What exactly is this new song we are enjoined to sing? Can a church that sings from so ancient a book as the biblical Psalter really sing a song no one has sung before? Is that what new means? Is this a licence for endless liturgical innovation, as some would have it? Not necessarily. In scripture the adjective new often refers to the redeemed life in Christ, in which we turn aside from the old ways that kept us in sin. A new song is one in which we celebrate afresh the grace of God, whose mercies are new every morning (Lamentations 3:22-23). This may be in freshly composed words or, better, in the inspired words of the biblical authors. As Fr. Patrick Henry Reardon writes, "The song of the believers is always a new song, because it springs from an inner divine font. It is the song of those who are born again in Christ and therefore 'walk in newness of life' (Romans 6:4)."
My own text is a rhymed versification in six stanzas. The traditional rhyming scheme is ABABCCDEED, which I have modified to ABCBDDEFGF to reflect better the stresses in the melody and thus to render it more singable. The metre is highly irregular: 98 98 66 56 65. As for the tune, which is in the dorian mode, it has had a special allure for at least two composers, Jan Pieterszoon Sweelinck and Zoltán Kodály. Commercial recordings of Sweelinck's music often begin with his arrangement of this psalm. I am unable to locate an online performance of Kodály's arrangement, but here is Sweelinck's:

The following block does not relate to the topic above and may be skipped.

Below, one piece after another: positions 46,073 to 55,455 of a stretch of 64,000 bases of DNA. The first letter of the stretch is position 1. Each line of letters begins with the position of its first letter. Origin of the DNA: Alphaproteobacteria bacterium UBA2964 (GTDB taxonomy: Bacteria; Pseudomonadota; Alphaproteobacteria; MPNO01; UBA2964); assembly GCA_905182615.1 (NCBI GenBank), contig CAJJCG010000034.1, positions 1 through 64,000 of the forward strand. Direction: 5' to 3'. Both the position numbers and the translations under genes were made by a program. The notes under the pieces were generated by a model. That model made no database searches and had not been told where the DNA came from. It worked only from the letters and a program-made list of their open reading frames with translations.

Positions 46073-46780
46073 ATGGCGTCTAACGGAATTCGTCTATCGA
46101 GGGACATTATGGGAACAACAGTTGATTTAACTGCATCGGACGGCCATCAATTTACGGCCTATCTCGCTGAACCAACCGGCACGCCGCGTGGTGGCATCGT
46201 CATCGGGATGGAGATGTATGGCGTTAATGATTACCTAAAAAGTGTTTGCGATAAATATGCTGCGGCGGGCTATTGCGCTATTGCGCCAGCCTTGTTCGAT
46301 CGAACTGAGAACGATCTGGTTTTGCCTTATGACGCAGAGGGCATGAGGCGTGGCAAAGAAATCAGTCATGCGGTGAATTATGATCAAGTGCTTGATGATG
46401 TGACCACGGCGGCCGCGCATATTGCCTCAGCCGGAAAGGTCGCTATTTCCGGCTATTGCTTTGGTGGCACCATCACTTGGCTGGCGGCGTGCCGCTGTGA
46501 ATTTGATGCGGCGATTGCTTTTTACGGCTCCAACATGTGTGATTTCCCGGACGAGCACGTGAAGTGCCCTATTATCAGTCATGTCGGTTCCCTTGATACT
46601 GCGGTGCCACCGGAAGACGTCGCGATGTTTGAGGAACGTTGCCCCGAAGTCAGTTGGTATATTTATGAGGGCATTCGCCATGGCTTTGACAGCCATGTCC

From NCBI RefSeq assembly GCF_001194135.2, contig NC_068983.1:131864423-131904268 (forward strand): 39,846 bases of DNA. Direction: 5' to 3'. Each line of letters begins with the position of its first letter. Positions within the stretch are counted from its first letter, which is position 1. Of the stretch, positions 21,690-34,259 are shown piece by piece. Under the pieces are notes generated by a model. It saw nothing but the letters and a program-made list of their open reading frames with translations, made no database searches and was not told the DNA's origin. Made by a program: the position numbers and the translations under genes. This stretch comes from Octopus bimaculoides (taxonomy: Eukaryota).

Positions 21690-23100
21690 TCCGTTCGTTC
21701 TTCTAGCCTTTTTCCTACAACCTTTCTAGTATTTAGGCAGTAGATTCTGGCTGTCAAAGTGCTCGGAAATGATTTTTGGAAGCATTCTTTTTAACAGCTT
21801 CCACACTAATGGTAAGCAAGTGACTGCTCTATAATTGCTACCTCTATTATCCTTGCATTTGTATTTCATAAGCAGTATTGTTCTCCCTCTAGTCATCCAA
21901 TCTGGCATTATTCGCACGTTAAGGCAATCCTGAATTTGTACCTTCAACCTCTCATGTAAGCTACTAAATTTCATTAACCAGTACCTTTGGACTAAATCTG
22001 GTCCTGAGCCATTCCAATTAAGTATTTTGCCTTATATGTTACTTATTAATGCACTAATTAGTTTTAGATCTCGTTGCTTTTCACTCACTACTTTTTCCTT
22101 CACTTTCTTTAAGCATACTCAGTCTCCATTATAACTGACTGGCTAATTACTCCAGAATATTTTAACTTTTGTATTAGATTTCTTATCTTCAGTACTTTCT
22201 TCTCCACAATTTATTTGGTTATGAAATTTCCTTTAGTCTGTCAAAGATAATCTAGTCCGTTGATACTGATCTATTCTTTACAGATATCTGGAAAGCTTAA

In the Genevan Psalter Psalm 33 shares its melody with Psalm 67, which I set to verse a decade ago. Revisiting the tune presented an opportunity for me to alter, and hopefully improve, the arrangement I composed at that time. Its flavour is mostly the same, but there is now more movement in especially the lower voices.